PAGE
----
Data Journalism in Hockey

old-time-reporterHockey analytics is doing some pretty remarkable stuff for the game. Not only are there new methods of understanding and following the game, but we’re beginning to see some of the more unintended consequences of its growth.

One thing to keep an eye on will be the evolution of hockey reporting and journalism. Analytics has received widespread attention this summer with NHL teams hiring experienced professionals and discussing the new statistics quite publicly. All of this is great, but now the people following the game, especially those that are relatively new to hockey analytics, will demand supporting evidence, in an easy-to-use, storytelling format.

Travis Yost brought up an excellent point, citing the potential for new data tracking technology as a reason why the demand for better sports writing will likely grow. There will definitely be teams looking to hire individuals with experience in analytics to keep up, but there will also be media outlets looking to enhance their coverage of the game and these advanced stats.

This will put the onus on anyone developing information about the game, whether it be newspaper writers, hockey analysts on television and fans online. The game has changed because of analytics, and now the information surrounding the game has to evolve.

What this means is that the distribution of  information has to shift from simple reporting to more data journalism. It won’t just be about grabbing quotes from coaches and players and then referencing some of the new stats like Corsi and Fenwick etc. But it’ll also mean having to embed graphics and information in an interactive and engaging way to tell a unique story.

The good news is, there are a handful of newspaper writers and bloggers who have been doing this very well for a few years now. James Mirtle of the Globe and Mail, as well as Japers’ Rink and SB Nation’s Outnumbered come to mind. But now, there will be an increasing demand for it. And I can definitely see some slick new platforms or reporting dashboards that can take all of the advanced stats and put together a strong game story.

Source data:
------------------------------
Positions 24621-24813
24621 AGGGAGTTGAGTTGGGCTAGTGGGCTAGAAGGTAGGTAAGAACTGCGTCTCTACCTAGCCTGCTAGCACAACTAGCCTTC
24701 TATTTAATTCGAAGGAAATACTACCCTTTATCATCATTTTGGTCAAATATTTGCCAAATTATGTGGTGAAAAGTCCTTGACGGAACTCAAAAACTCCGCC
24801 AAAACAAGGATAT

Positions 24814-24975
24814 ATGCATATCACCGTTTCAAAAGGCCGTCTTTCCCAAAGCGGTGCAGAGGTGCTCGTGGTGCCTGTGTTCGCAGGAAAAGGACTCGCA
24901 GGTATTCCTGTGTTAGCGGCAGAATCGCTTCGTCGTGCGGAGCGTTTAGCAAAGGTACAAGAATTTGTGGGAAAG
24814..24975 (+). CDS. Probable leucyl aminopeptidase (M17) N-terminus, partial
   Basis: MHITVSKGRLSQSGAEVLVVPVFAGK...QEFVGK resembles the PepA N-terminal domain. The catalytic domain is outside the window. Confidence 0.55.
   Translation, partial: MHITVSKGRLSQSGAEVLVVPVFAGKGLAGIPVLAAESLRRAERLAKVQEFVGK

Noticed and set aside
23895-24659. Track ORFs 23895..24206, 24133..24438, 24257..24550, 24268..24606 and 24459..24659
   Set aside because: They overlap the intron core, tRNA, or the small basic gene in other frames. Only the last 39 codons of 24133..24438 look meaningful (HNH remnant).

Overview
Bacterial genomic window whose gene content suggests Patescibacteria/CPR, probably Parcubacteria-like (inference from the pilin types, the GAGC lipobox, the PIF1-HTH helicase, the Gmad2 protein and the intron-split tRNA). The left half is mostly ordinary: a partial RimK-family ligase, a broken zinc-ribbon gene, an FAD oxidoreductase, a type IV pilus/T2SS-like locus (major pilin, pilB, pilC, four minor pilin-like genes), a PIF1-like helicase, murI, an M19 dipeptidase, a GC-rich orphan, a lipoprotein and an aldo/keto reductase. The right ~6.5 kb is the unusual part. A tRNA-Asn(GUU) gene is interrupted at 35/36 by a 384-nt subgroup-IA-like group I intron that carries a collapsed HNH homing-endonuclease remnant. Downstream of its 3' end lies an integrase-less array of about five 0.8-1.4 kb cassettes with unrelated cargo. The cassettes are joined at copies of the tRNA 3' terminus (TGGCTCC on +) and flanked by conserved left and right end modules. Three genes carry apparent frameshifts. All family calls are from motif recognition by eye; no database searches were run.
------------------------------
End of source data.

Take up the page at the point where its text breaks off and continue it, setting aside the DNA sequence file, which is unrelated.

Blogging platforms have served as a solid foundation and medium to develop hockey analytics. And now, they can be a real training ground for those looking to advance their careers in writing about the growing field.

 

Spengler Cup and World Junior Hockey Championship

Two hockey tournaments going on right now. The Spengler Cup is an annual tournament in Switzerland for individuals playing in Europe. A lot of former players head overseas for various reasons. Could be the end of their career, maybe they couldn’t cut it in the NHL or perhaps they just enjoy the less rigorous schedule to balance hockey and family life. The tournament itself is pretty entertaining with some tight games. It hasn’t caught on in North America but is very popular in Europe.

The World Juniors Hockey Championships (WJHC) on the other hand, is a tournament for players under 21, who for the most part, are highly touted draft picks with a lot of potential. Ten teams compete for gold, with Canada and US being heavy favorites this year. This tournament is broadcasted by TSN so it gets tons of hype and coverage. It’s a big ratings draw in North America…not so much anywhere else.

So why is the WJHC a bigger draw than the Spengler Cup?

The Spengler Cup has mostly players in the European leagues, so we don’t know much about them. The ones we do recognize are former NHL players past their prime. On the flip side, the WJHC players are all unknowns as well since junior league games aren’t huge draws. Both tournaments have a Team Canada, so national pride can’t be the factor either.

The media machine known as TSN does a pretty good job boosting the WJHC. Player profiles, game analysis, commentators, and expanded coverage on TV and their website all contribute.

The big difference between the two tournaments is the linking and alignment of fans to the product.

The potential of young players is heavily emphasized as most of them are already drafted or will be eligible next summer. The player will always have a familiar NHL team attached to them at all times. Working with the familiar constructs in a viewers mind builds that attachment right away. Spengler Cup broadcasts have less to work with when trying to connect with the familiar. Former players are long forgotten and have established themselves in the European leagues.

Second, since there’s potential in the WJHC, fans have something to take away from the broadcast and work with. The player has time to become a professional, so a fan can watch them develop, follow their stats and make their own judgments over time. It’s also easier and more interesting to discuss potential players with other fans. Guesses can be made about how good/bad this player can be and then eventually be verified. Former players are is less relevant to fans with no real future and thus, less interesting to work with.

It’s easy to blame a mega sports network like TSN for over-hyping an event, but really its collective fan behaviour that dictates what gets coverage and what doesn’t.